A tale of two dentists

Posted by jdg | Monday, March 05, 2007 | ,

One thing Wood hated about our dentist in California was that he would not take her hints about the teeth-whitening. Every six months, she could be assured of some hygienist scraping her teeth for half an hour, a new toothbrush, and a few seconds with the actual dentist who would give a cursory glance at the inside of her mouth, tell her everything looked acceptable, and then start his pitch about his office's teeth whitening services. "Does my insurance cover it?" she would ask.

"No," he would respond, "but it's only $1600 per session and the results are guaranteed."

With me, it never even got to the point of teeth whitening. He'd look into my mouth, wince, shake his head a bit, and poke at my teeth with his scraper: "You're going to need braces or all your teeth are going to fall out."

"All of them?"

"All of them."

I never had braces as a kid, and the thought of walking around San Francisco in my twenties with my teeth covered in metal terrified me more than the thought of walking around a bedentured old man. The fact that my insurance didn't cover orthodontic work sealed the deal, and I accepted my fate as a toothless old man. Still, every time I saw the dentist he insisted that I make an appointment for an orthodontic consultation. I would make the appointment, but never show. So for both Wood and I, that great feeling you get when you walk out of a teeth cleaning, (that feeling like you should go sit in a 1994 cutlass ciara and make out for three and a half hours until the car's more humid than a Turkish schvitz) was always tempered by the knowledge that our dentist thought we were a couple of snaggletoothed troglodytes. Most people fear dentists because of pain. We feared the dentist because of his judgment.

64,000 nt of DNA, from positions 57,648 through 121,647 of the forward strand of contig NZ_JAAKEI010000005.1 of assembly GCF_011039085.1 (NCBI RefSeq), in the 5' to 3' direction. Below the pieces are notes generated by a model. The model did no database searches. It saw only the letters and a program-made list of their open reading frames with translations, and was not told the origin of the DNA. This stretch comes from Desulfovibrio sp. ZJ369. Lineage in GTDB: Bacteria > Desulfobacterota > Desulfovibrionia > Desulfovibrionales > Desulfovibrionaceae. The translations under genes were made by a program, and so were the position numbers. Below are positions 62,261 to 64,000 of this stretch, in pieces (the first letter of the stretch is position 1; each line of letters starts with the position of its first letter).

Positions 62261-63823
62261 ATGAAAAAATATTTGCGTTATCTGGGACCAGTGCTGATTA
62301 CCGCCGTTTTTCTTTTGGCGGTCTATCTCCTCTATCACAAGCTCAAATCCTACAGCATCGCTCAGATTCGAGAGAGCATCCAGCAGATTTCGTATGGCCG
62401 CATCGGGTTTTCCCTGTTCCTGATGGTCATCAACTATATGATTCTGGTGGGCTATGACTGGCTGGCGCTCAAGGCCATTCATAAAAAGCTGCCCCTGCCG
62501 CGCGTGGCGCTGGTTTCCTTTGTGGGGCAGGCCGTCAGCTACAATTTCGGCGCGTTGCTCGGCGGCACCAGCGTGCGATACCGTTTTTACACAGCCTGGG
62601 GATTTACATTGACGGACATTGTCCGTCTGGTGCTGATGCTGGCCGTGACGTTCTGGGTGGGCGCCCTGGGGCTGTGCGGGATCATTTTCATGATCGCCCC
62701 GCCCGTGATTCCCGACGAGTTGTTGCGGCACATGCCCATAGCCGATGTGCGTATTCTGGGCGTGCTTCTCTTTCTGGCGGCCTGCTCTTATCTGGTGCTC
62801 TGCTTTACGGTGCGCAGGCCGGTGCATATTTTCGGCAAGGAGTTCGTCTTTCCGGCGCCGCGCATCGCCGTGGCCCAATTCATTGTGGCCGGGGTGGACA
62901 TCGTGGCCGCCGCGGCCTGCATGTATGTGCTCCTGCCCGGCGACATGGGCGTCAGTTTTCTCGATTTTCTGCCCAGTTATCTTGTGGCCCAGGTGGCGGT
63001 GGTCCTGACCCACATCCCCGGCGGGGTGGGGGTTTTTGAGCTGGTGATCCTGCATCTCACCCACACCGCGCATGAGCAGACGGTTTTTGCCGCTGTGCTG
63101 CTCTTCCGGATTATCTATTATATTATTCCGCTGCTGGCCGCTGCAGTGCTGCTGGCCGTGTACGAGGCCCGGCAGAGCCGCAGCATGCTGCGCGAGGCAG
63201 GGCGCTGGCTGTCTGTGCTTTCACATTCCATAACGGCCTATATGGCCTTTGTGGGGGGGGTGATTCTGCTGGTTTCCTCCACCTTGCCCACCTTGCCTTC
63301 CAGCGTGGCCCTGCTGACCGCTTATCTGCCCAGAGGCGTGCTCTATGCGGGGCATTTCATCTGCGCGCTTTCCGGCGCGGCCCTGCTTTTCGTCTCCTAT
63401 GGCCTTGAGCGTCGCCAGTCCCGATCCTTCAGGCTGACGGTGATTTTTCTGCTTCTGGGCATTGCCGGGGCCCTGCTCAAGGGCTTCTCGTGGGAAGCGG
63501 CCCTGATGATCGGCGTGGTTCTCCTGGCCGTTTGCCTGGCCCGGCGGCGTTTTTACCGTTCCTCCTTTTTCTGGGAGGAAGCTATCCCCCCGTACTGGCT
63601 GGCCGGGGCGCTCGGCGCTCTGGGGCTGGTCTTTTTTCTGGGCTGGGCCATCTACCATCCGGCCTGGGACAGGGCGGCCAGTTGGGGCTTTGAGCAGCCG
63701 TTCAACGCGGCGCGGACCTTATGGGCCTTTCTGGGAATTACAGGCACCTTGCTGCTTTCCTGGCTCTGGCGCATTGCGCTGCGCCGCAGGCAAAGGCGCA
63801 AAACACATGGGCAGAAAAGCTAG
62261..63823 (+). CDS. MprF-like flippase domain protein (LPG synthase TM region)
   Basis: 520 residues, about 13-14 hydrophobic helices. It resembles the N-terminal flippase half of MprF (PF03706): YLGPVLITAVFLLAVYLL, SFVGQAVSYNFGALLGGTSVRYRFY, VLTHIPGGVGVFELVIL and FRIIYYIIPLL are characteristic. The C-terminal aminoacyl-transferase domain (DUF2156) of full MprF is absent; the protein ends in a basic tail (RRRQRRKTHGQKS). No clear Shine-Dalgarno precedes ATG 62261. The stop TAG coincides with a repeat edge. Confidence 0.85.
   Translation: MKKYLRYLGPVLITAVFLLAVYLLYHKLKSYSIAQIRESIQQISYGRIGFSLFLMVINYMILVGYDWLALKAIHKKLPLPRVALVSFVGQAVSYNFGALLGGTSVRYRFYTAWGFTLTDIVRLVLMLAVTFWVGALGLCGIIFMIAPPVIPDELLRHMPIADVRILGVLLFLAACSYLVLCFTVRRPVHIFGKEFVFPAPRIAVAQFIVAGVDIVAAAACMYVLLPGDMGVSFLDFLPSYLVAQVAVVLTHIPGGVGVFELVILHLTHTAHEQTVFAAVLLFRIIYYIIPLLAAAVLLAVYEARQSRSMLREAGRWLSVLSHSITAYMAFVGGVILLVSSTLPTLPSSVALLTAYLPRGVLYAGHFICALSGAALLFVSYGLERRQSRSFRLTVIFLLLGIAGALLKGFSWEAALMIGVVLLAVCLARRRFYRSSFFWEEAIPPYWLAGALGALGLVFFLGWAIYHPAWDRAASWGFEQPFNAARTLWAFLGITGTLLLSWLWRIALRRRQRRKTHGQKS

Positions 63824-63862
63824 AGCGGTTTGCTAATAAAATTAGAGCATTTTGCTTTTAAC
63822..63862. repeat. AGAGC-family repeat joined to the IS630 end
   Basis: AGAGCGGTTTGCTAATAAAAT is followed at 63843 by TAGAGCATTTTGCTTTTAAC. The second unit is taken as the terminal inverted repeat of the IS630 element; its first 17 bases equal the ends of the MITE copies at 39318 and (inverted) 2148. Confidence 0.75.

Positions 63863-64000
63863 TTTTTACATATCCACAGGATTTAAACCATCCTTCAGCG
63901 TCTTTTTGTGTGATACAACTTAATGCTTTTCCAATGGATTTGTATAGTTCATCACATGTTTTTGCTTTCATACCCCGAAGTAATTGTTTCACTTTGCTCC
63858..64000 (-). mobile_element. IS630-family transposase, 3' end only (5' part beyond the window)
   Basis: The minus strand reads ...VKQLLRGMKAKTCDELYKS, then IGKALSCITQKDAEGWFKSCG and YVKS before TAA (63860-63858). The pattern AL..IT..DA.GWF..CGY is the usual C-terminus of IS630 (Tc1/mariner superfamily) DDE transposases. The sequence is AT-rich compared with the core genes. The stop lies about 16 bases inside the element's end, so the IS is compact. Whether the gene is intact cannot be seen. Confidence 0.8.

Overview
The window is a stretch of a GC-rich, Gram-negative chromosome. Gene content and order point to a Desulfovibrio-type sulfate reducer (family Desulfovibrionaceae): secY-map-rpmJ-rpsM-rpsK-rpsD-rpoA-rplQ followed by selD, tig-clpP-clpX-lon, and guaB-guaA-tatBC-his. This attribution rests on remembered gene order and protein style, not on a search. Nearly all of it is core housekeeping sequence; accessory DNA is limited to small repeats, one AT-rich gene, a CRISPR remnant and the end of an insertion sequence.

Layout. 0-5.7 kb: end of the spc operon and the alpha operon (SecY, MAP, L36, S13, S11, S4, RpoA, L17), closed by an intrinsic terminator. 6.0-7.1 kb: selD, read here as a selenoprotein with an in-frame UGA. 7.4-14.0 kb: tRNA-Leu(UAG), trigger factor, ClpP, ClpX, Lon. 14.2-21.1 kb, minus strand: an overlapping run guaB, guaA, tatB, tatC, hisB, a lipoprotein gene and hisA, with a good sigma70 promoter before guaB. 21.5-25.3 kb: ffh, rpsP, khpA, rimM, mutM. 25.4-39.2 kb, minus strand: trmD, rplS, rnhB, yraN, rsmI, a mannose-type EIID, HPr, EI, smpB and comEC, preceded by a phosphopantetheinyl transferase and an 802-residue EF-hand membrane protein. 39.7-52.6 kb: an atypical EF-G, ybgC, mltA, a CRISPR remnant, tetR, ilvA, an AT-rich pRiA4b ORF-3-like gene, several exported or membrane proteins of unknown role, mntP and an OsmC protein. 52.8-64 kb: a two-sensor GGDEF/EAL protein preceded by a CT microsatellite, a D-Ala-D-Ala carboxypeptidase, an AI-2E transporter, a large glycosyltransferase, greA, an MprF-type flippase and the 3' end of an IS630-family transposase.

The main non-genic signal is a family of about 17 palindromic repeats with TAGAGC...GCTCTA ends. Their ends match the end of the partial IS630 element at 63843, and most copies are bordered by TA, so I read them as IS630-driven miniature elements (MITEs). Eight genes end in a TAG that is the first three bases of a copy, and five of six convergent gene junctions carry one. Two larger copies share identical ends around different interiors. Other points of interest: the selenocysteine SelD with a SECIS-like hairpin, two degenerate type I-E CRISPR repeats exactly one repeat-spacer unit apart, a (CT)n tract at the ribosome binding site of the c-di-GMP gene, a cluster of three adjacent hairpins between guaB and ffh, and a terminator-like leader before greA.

On Friday we had our first appointment with a Detroit dentist. Juniper sat with one of us in the waiting room while the other went off to get their teeth cleaned by the dentist himself. There wasn't even a hygienist in his office. As he cleaned my teeth, I began to wonder if he hadn't just returned from an archaeological dig in the north of England where he'd been analyzing the extant teeth on skulls of sixth-century Anglo-Saxon peasants. "Damn!" he shouted. "These are some mighty fine teeth. When's the last time you had a cavity, when you were eight?" I told Detroit dentist that San Francisco dentist had insisted I get braces. He laughed. "Braces? These teeth are perfect. Perfect enough, anyway."

Similarly, Detroit dentist scoffed at the idea that Wood needed tooth whitening, or even an x-ray. He just looked at her teeth and said, "I won't expose you to any unnecessary radiation. I've been doing this for thirty years and I know good teeth when I see them." We walked out of there with clean teeth, feeling so good we made out in the front seat of the car for like three minutes before Juniper started hitting us in the head with her duck umbrella.

Detroit dentist may be a total quack, but we won't be seeking a second opinion.